"All of your problems are the body's problems-food, clothing, shelter, family, friends, fame, name, security, survival-all these lose their meaning the moment you realize that you may not be a mere body."
Thus spoke Nisargadatta Maharaj. Joking, frowning, laughing, shaking his fingers and pounding his fists, he was bantering mirthfully with a small group of entranced listeners crowded into his tiny Bombay loft. Juxtaposing profound truths with idle prattle, the five-foot sage continued his free-flowing soliloquy as people kept filling the room. Soon, there was barely enough room to sit.
"Look at yourself as you are!" he exclaimed. "See yourself as you are, accept yourself as you are and go ever deeper into what you are."
At first, newcomers to the customary assembly of regular guests were surprised by Maharaj's looks. This smallish man of "ordinary appearance" who favored home-made cigarettes and made small talk was certainly a pleasant enough fellow, but was he the sage that some had traveled thousands of miles to see? Only his twinkling, piercing eyes coupled with his enrapturing words of wisdom and an intangibly electric presence betrayed his spiritual distinction.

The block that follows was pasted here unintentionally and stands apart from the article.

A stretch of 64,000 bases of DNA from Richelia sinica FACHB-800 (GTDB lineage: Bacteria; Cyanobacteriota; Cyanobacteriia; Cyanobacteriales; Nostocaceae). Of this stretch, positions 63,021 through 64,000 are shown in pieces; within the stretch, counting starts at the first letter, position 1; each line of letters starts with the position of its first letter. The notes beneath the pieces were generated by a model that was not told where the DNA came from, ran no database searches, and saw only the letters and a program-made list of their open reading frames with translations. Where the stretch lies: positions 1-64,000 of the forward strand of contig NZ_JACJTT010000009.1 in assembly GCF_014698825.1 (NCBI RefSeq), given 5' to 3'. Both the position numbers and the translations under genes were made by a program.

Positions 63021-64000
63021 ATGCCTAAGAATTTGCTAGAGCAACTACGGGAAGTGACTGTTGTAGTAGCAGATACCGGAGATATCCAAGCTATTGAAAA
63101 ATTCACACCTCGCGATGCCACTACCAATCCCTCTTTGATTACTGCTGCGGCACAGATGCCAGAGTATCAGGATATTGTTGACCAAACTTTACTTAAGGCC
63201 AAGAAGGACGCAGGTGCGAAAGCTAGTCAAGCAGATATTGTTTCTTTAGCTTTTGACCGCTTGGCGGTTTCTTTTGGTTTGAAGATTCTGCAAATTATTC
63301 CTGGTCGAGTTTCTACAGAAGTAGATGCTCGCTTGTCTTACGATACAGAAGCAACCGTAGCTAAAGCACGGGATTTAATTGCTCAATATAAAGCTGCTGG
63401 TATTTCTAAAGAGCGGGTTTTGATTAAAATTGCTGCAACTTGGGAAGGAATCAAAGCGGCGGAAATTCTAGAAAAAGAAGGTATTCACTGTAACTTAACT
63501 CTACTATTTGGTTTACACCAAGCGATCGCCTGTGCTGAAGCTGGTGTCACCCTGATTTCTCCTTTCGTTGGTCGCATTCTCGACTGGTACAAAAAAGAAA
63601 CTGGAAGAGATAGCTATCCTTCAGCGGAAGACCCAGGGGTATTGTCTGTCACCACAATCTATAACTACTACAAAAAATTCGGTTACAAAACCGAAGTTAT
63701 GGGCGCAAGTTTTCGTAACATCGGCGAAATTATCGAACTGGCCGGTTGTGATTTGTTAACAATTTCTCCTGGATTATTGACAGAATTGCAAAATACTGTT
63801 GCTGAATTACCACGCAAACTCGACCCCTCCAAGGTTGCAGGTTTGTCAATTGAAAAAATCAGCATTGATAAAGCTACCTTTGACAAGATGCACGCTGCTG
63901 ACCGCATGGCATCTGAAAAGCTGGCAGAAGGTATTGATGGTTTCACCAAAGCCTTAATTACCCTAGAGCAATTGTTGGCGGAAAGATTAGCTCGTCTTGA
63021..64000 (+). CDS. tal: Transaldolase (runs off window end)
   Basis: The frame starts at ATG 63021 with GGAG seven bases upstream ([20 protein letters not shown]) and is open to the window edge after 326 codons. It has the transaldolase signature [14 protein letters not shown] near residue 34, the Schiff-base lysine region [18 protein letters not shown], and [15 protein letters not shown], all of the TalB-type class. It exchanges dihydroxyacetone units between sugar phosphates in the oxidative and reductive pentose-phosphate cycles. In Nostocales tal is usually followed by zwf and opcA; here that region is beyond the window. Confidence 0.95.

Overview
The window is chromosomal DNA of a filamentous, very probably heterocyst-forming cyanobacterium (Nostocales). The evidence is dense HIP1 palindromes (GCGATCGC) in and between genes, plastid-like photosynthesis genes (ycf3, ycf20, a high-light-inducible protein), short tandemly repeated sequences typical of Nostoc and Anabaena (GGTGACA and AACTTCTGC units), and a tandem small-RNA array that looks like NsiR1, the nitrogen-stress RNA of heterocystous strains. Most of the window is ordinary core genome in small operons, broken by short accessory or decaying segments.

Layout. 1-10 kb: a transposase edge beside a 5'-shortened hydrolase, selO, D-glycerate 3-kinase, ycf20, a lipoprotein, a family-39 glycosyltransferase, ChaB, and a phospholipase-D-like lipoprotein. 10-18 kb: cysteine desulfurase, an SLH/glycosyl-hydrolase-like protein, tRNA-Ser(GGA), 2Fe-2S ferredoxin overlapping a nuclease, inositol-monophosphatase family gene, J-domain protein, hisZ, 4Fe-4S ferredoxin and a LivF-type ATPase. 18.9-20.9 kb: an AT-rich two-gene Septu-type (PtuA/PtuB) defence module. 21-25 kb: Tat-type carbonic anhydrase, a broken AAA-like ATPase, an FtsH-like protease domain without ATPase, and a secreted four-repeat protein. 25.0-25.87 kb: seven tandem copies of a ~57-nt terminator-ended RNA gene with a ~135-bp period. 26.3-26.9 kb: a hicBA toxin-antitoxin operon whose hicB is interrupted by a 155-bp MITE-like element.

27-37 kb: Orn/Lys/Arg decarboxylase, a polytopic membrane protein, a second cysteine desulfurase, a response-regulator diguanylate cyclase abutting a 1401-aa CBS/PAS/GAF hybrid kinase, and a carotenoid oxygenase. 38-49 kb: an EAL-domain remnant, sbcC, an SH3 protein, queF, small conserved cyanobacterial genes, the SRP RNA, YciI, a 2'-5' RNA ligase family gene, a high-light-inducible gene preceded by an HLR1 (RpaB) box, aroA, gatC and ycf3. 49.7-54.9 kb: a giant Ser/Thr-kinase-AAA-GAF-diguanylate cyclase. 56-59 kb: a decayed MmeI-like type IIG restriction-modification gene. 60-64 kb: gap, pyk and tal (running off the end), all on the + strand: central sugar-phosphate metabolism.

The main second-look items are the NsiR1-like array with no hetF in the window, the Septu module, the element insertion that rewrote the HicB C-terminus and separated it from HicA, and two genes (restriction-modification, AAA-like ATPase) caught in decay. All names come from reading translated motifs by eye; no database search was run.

"See experience as mere experience and you have done all you can," he asserted. "Then you are vulnerable to reality, no longer armored against it as you were when you gave reality to events and experiences."
Within minutes all negative first impressions were obliterated. Maharaj had successfully sparked an unearthly perception in his audience, transporting them beyond the walls of doubt. Suddenly, all spiritual hopes seemed possible.
"When the mind stays in the 'I am' without moving," he consoled the earnest seekers, "you enter a state which cannot be verbalized but can be experienced. Just try and try again."
Sri Nisargadatta is no longer there in Bombay. He attained his Mahasamadhi in 1981 at the age of 84. Today his timeless message lives on in devotee Ramesh Balsekar, who translated talks for the Maharaj while he was alive. Over the past few years, Ramesh-as he is affectionately known-has emerged as a spiritual leader in his own right. Although his manner is quietly demure, contrasting with that of his entertaining and outgoing Guru, his message is no less dynamic in its far-reaching effects.